What Makes African Ebony So Special?
African ebony comes from the Diospyros crassiflora tree which grows naturally in the rainforests of West and East Africa. It is highly valued for its very hard, dense and close-grained wood that makes it ideal for carving, turning and manufacturing fine furniture. African ebony has a density ranging from 1115 to 1220 kg/m3,making it one of the heaviest and hardest woods available.
More comprehensive information and care guidelines can be read here.
The History of African Ebony
African ebony has been treasured for millennia, first used by ancient Egyptian pharaohs for making coffins and furniture for the afterlife. Ebony objects excavated from tombs dating back to 3000 BC still survive today.
During the Roman era, ebony continued to be imported from Africa and used to make luxury items like furniture, jewelry boxes and musical instruments. Wealthy Romans highly prized ebony for its great beauty and durability.
In the Middle Ages, trade networks developed that connected Africa to Europe and Asia. Ebony became increasingly accessible to medieval craftsmen who used it to make religious statuettes, crosiers and elaborate cabinetry for churches and rulers. Some of the most exquisite pieces during this time were created in Italy and France.
By the 19th century, the strong demand for ebony to make piano keys, clarinets and violin bows depleted forests in West and Central Africa. This led colonial powers like Britain and Germany to develop ebony plantations in countries like Nigeria and Tanzania to ensure a stable supply.
Some Important Dates in the History of African Ebony:
- 3000 BC: Egyptian pharaohs start using ebony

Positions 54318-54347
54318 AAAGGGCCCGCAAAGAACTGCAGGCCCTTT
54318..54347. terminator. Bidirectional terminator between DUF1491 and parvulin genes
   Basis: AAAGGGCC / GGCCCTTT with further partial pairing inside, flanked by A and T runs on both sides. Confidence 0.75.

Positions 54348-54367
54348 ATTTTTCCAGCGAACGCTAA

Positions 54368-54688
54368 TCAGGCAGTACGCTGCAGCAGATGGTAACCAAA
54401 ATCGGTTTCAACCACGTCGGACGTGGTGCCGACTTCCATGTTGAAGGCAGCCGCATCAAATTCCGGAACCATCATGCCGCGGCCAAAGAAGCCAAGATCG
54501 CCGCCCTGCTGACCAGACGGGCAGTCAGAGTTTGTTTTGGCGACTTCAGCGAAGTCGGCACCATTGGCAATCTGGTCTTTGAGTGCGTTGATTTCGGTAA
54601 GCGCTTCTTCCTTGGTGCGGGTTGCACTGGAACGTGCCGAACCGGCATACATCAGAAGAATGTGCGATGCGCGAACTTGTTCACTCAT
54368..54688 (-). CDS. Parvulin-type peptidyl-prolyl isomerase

- 27 BC: Roman emperor Augustus receives an ebony table as a gift
- 850 AD: Carolingian monasteries acquire ebony crosses and shrines
- 1820: Industrial-scale production of ebony begins in Africa
The Uses of African Ebony in Various Industries
African ebony has long been prized for manufacturing luxury products due to its beautiful black color, density and fineness of grain. Some of the main industries that rely on African ebony include:
Piano manufacturing: Piano frames, keys and action parts require the strength, stability and fine texture of ebony. A grand piano may contain up to 15 kilograms of ebony.
Musical instruments: The dark color and weight of ebony make it ideal for making clarinet and oboe mouthpieces, as well as violin and cello bows. It gives a rich tone when used for woodwind or brass instrument reeds.
Furniture industry: High quality ebony can be carved,turned and polished to produce exquisite cabinets, tables, chairs and picture frames that will last for generations.
Home décor: Products like tableware, trays, coasters, jewelry boxes and decorative pieces leverage the striking look of African ebony.
Other uses: Smaller volumes of ebony are used for gun and knife handles, software mallets, scientific and precision tools.
As ebony becomes scarce and more expensive, there has been a trend towards mixing it with other less costly woods to reduce costs. However, pure African ebony remains the industry benchmark for the finest products.
Caring for and Maintaining African Ebony Products
Properly caring for and maintaining African ebony products is crucial to maximizing their lifespan and preserving their deep black color over time. Here are some key steps:
Oiling the wood: Regular oiling renews the reserves of natural oils and closes pores in open-grain ebony to prevent moisture absorption. Specialized ebony oil should be applied at least once every 2-3 months.
Dusting: Use a soft damp cloth to wipe away dust from ebony surfaces. Excessive accumulation of dust acts as abrasive that rubs away the wood’s protective finish over time.
Waxing: Apply a thin coat of natural beeswax to ebony furniture once or twice yearly after oiling. The wax fills microscopic holes, seals the wood against moisture and makes it easier to clean.
Avoid direct sunlight: Excessive UV exposure can cause ebony to fade and dry out. Place furniture and musical instruments away from direct sunlight whenever possible.
Handle with care: Due to its density, ebony is susceptible to dents, scratches and cracks if dropped or mishandled. Use coasters under jars and vases.
Avoid extreme conditions: Large changes in temperature and humidity can cause ebony to crack or deform. Keep furniture at consistent room temperature and humidity.
Adopting these simple habits will help keep your African ebony products in superb condition for decades and even centuries. Regular maintenance is the key to preserving the unmatched beauty and charm of this rare African hardwood.